As used herein, an “immunoconjugate” is a molecule comprising an anti-TGF-beta binding-protein antibody, or an antibody fragment, and a detectable label or an effector molecule. Preferably, an immunoconjugate has roughly the same, or only slightly reduced, ability to bind TGF-beta binding-protein after conjugation as before conjugation.

Abbreviations: TGF-beta—“Transforming Growth Factor-beta”; TGF-bBP—“Transforming Growth Factor-beta binding-protein” (one representative TGF-bBP is designated “H. Beer”); BMP—“bone morphogenic protein”; PCR—“polymerase chain reaction”; RT-PCR—PCR process in which RNA is first transcribed into DNA using reverse transcriptase (RT); cDNA—any DNA made by copying an RNA sequence into DNA form.

As noted above, the present invention provides a novel class of TGF-beta binding-proteins, as well as methods and compositions for increasing bone mineral content in warm-blooded animals. Briefly, the present inventions are based upon the unexpected discovery that a mutation in the gene which encodes a novel member of the TGF-beta binding-protein family results in a rare condition (sclerosteosis) characterized by bone mineral contents which are one- to four-fold higher than in normal individuals. Thus, as discussed in more detail below this discovery has led to the development of assays which may be utilized to select molecules which inhibit the binding of the TGF-beta binding-protein to the TGF-beta family of proteins and bone morphogenic proteins (BMPs), and methods of utilizing such molecules for increasing the bone mineral content of warm-blooded animals (including for example, humans).

Discussion of the Disease Known as Sclerosteosis

Sclerosteosis is a disease related to abnormal bone mineral density in humans. Sclerosteosis is a term that was applied by Hansen (1967) (Hansen, H. G., Sklerosteose. In: Opitz, H.; Schmid, F., Handbuch der Kinderheilkunde. Berlin: Springer (pub.) 6 1967. Pp. 351-355) to a disorder similar to van Buchem hyperostosis corticalis generalisata but possibly differing in radiologic appearance of the bone changes and differing in the presence of asymmetric cutaneous syndactyly of the index and middle fingers in many cases.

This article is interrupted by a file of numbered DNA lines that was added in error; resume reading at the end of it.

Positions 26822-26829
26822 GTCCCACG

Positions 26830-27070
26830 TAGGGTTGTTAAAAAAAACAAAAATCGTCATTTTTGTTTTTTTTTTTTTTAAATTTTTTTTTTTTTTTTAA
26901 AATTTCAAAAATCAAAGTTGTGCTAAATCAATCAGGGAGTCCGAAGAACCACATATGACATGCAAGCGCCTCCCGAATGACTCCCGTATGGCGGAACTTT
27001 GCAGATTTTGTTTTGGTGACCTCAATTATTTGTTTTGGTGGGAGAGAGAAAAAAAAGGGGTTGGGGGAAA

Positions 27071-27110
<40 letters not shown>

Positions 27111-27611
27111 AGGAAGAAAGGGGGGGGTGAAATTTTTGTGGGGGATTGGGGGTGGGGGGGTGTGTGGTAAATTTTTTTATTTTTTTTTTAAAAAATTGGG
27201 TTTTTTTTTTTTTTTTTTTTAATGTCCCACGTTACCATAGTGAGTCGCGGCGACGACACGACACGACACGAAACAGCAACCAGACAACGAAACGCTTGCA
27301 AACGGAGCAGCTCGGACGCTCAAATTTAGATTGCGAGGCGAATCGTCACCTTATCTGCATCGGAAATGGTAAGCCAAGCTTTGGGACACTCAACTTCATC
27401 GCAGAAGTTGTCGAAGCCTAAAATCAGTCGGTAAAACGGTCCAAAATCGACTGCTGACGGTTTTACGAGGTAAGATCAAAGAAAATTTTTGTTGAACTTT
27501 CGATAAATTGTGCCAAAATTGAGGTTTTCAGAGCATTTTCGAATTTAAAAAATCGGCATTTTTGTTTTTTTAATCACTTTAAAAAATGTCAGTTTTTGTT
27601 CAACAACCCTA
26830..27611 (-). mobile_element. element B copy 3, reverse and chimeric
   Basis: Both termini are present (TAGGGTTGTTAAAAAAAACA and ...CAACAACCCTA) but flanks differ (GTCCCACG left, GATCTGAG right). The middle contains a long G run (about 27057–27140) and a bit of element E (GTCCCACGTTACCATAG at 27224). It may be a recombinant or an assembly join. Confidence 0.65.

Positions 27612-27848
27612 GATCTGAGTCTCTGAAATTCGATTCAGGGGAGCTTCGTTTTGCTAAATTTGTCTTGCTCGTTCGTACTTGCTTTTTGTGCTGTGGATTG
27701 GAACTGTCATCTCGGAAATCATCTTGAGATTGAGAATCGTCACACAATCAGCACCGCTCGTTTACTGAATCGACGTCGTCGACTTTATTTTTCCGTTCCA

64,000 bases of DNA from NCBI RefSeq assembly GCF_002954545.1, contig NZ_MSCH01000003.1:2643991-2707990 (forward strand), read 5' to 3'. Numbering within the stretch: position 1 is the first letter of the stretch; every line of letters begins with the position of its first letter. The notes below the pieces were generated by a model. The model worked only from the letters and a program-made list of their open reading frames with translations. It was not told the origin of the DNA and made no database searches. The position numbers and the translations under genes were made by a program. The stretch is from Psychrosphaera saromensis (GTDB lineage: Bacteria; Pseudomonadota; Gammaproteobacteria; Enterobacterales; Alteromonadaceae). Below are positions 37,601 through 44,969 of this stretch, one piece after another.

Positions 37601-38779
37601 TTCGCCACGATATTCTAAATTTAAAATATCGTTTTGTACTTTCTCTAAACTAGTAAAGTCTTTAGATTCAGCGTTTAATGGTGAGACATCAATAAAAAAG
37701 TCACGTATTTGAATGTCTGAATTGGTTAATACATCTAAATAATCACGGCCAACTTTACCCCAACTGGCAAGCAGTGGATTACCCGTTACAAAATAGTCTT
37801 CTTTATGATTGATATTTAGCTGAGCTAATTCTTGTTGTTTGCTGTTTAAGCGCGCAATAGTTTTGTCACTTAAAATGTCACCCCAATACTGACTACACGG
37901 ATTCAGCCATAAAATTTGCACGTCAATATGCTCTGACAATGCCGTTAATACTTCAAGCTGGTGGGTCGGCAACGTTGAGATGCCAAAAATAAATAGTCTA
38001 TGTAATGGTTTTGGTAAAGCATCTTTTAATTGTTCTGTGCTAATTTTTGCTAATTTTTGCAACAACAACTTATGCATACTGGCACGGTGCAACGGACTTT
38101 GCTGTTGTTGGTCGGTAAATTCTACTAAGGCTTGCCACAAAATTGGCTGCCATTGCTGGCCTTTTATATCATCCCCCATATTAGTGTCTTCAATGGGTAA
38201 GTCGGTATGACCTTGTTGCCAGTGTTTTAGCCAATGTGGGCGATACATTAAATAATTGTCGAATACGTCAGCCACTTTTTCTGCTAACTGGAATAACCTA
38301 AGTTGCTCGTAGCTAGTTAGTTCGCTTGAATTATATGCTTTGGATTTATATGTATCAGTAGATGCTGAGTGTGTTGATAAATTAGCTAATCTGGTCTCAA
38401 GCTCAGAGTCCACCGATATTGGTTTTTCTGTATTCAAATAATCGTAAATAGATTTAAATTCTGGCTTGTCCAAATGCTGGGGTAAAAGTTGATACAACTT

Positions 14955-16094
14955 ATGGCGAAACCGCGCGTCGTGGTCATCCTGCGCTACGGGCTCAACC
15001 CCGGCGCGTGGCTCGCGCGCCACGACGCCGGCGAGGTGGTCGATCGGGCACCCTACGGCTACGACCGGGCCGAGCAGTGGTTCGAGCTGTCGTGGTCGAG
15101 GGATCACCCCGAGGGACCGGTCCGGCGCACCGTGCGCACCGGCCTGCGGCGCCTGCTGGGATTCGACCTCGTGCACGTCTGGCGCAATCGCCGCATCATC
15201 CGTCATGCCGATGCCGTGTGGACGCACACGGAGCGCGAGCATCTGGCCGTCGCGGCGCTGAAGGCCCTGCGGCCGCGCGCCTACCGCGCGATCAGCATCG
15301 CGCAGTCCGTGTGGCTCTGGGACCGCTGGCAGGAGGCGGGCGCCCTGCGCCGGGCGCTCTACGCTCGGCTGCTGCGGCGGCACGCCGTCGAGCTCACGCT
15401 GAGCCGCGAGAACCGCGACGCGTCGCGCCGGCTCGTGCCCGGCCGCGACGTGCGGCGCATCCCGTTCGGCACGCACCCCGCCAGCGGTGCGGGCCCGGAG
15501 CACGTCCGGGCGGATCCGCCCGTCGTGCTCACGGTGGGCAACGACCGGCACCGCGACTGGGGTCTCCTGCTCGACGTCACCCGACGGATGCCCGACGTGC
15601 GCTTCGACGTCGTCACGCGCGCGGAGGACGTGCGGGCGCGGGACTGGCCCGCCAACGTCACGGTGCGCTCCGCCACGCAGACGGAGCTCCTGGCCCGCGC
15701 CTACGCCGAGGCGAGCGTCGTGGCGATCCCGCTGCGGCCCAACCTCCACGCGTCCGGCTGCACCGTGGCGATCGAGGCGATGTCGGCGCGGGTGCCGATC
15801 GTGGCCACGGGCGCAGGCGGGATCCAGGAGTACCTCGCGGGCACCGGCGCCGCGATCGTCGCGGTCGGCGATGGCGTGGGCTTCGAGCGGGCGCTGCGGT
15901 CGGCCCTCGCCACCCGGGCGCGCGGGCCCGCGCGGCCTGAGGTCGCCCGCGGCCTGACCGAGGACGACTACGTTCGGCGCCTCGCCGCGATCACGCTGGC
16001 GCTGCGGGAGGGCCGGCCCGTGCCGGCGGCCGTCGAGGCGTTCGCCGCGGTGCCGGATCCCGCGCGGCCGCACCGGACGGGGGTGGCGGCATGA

Sclerosteosis is now known to be an autosomal semi-dominant disorder that is characterized by widely disseminated sclerotic lesions of the bone in the adult. The condition is progressive. Sclerosteosis also has a developmental aspect that is associated with syndactyly (two or more fingers are fused together). The Sclerosteosis Syndrome is associated with large stature and many affected individuals attain a height of six feet or more. The bone mineral content of homozygotes can be 1 to 6 fold greater than observed in normal individuals, and bone mineral density can be 1 to 4 fold above normal values (e.g., from unaffected siblings).

The Sclerosteosis Syndrome occurs primarily in Afrikaaners of Dutch descent in South Africa. Approximately 1/140 individuals in the Afrikaaner population are carriers of the mutated gene (heterozygotes): The mutation shows 100% penetrance. There are anecdotal reports of increased of bone mineral density in heterozygotes with no associated pathologies (syndactyly or skull overgrowth).

No abnormality of the pituitary-hypothalamus axis has been observed in patients with sclerosteosis. In particular, there appears to be no over-production of growth hormone and cortisone. In addition, sex hormone levels are normal in affected individuals. However, bone turnover markers (osteoblast specific alkaline phosphatase, osteocalcin, type 1 procollagen C′ propeptide (PICP), and total alkaline phosphatase; (see Comier, C., Curr. Opin. in Rheu. 7:243, 1995) indicate that there is hyperosteoblastic activity associated with the disease but that there is normal to slightly decreased osteoclast activity as measured by markers of bone resorption (pyridinoline, deoxypyridinoline, N-telopeptide, urinary hydroxyproline, plasma tartrate-resistant acid phosphatases and galactosyl hydroxylysine (see Comier, supra)).

Sclerosteosis is characterized by the continual deposition of bone throughout the skeleton during the lifetime of the affected individuals. In homozygotes the continual deposition of bone mineral leads to an overgrowth of bone in areas of the skeleton where there is an absence of mechanoreceptors (skull, jaw, cranium). In homozygotes with Sclerosteosis, the overgrowth of the bones of the skull leads to cranial compression and eventually to death due to excessive hydrostatic pressure on the brain stem. In all other parts of the skeleton there is a generalized and diffuse sclerosis. Cortical areas of the long bones are greatly thickened resulting in a substantial increase in bone strength. Trabecular connections are increased in thickness which in turn increases the strength of the trabecular bone. Sclerotic bones appear unusually opaque to x-rays.

As described in more detail in Example 1, the rare genetic mutation that is responsible for the Sclerosteosis syndrome has been localized to the region of human chromosome 17 that encodes a novel member of the TGF-beta binding-protein family (one representative example of which is designated “H. Beer”). As described in more detail below, based upon this discovery, the mechanism of bone mineralization is more fully understood, allowing the development of assays for molecules that increase bone mineralization, and use of such molecules to increase bone mineral content, and in the treatment or prevention of a wide number of diseases.